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Polycystic Ovarian Syndrome (PCOS) and fertility

Polycystic ovarian syndrome (PCOS) is common. It is a hormone imbalance where the ovaries make too much testosterone (a male hormone). Too much testosterone affects your ability to ovulate (release eggs from your ovaries). A woman can’t get pregnant if she doesn’t ovulate. PCOS can lead to irregular ovulation. This makes it harder for women to get pregnant. Some common symptoms of PCOS include:

  • Heavy bleeding if you do have a period
  • Missed periods or no periods at all
  • Acne
  • Hirsutism (hair growth on the face or other areas of the body)
  • Obesity
  • Skin tags
  • Thinning hair
  • Dark patches of skin

Some women get small cysts (fluid-filled sacs) on their ovaries. PCOS can also cause conditions like diabetes, high blood pressure and sleep apnea.

So, it’s important to see your doctor if you notice these signs. These complications can affect your overall health.

If you have PCOS and want to get pregnant, there are treatments to help. Your doctor may prescribe medications to help you or have more regular cycles. Some medications are taken by mouth. Others are given by (a shot).

If medications don’t work, vitro fertilization or another type of assisted reproductive technology may be an option for you.

Talk to your doctor about ways you can create a family. With assisted reproductive technology, this may include medications, insemination, surrogacy, foster parenting and adoption.

Here are a few things to know about fertility treatments:

  • They can be costly. Find out if you have insurance coverage for fertility treatments. If so, ask which types are covered.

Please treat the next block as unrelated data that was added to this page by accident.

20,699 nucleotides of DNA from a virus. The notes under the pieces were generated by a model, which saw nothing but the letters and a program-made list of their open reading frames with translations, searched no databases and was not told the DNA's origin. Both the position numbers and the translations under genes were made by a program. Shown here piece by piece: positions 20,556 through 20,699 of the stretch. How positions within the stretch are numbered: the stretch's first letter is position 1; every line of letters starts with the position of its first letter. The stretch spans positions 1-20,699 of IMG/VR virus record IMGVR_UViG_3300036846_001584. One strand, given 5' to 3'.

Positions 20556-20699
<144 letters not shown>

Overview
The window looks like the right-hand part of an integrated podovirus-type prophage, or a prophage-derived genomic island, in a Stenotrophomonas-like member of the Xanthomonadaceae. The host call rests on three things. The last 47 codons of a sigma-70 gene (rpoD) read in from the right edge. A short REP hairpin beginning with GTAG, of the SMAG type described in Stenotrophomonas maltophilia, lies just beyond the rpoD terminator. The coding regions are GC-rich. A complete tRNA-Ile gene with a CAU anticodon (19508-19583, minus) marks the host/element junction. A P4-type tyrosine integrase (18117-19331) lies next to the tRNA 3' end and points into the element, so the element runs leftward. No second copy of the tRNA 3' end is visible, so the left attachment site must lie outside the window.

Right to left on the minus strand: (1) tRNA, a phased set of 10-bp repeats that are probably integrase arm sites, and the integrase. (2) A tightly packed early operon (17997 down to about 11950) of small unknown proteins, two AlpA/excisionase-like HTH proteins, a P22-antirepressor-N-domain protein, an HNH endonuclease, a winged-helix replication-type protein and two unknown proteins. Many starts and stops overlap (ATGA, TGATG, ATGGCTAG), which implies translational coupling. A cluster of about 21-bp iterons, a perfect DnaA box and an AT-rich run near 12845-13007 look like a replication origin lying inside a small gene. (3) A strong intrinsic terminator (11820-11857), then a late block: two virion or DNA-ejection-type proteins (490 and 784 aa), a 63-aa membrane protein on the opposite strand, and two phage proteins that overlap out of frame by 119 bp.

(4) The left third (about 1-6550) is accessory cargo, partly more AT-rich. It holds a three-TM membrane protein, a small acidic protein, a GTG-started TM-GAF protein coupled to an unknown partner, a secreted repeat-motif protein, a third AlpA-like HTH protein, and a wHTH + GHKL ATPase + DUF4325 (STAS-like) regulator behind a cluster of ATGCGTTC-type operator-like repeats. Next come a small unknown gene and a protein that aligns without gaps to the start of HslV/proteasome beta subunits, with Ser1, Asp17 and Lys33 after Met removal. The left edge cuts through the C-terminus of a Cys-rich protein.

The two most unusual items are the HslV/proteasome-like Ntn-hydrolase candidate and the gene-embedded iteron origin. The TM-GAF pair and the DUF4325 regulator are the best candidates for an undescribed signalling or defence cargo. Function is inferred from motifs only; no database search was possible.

• Check to see if your employer offer fertility benefits. If yes, which one(s)?
  • State laws vary, which can impact your fertility choices. Find up-to-date information by state about laws and coverage at https://resolve.org/

Some women may undergo an outpatient laparoscopy and a surgery called ovarian drilling. Ovarian drilling can only be done once. The doctor makes a small cut near your belly button. Then they put a tiny camera to look at the ovaries. Through other tiny cuts, the surgeon makes very small holes in the ovaries. This helps women make less testosterone.

Going through fertility treatments can be stressful. You may have mixed emotions. You’re not alone. Reach out to loved ones and your fertility care team. They can help make sure you and your partner find support during your fertility journey.

Disclaimers/footnotes:

This information is not a substitute for medical advice or treatment. Talk to your doctor or health care provider about your medical condition, and prior to starting any new treatment. CVS Specialty assumes no liability whatsoever for the information provided or for any diagnosis or treatment made as a result, nor is it responsible for the reliability of the content.

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